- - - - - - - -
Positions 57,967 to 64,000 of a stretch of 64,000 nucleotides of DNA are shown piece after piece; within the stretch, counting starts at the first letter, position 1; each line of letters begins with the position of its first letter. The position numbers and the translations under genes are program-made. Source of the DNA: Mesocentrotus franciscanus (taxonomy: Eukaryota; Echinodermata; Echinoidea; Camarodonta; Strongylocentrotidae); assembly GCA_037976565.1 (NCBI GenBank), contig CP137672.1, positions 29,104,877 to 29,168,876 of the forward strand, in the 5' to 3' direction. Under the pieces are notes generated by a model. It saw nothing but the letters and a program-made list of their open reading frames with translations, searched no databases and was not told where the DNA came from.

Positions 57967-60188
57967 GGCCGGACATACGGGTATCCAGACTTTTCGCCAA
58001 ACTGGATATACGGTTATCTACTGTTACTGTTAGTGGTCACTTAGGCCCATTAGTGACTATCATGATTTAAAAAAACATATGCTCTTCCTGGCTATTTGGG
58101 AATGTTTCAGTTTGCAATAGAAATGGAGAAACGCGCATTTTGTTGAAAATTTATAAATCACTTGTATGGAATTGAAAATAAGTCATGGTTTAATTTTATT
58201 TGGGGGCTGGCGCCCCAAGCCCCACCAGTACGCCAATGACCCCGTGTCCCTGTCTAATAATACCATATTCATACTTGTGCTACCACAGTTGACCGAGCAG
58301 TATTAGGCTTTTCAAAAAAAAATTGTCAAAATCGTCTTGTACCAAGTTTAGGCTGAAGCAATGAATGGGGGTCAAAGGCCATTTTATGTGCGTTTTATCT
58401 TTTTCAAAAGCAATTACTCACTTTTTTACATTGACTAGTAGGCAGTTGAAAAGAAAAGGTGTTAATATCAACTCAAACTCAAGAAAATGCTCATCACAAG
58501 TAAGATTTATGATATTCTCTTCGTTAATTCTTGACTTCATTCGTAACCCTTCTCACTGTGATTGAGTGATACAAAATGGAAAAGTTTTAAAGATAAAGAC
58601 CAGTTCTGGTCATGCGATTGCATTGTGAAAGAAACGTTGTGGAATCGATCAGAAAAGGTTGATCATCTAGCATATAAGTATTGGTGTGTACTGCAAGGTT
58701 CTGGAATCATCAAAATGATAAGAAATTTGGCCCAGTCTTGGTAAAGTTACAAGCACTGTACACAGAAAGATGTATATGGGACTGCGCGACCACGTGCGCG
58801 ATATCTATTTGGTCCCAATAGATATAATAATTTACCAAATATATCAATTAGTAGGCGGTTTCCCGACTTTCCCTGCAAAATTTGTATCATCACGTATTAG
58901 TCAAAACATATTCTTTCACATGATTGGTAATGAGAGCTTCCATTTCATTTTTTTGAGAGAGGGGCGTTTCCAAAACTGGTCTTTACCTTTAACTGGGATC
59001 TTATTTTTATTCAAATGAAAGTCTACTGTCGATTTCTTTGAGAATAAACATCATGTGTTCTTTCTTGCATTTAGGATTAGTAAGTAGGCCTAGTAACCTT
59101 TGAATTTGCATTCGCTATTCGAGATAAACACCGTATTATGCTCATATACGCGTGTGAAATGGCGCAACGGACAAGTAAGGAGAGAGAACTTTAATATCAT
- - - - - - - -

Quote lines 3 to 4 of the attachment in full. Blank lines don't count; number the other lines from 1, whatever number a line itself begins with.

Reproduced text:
57967 GGCCGGACATACGGGTATCCAGACTTTTCGCCAA
58001 ACTGGATATACGGTTATCTACTGTTACTGTTAGTGGTCACTTAGGCCCATTAGTGACTATCATGATTTAAAAAAACATATGCTCTTCCTGGCTATTTGGG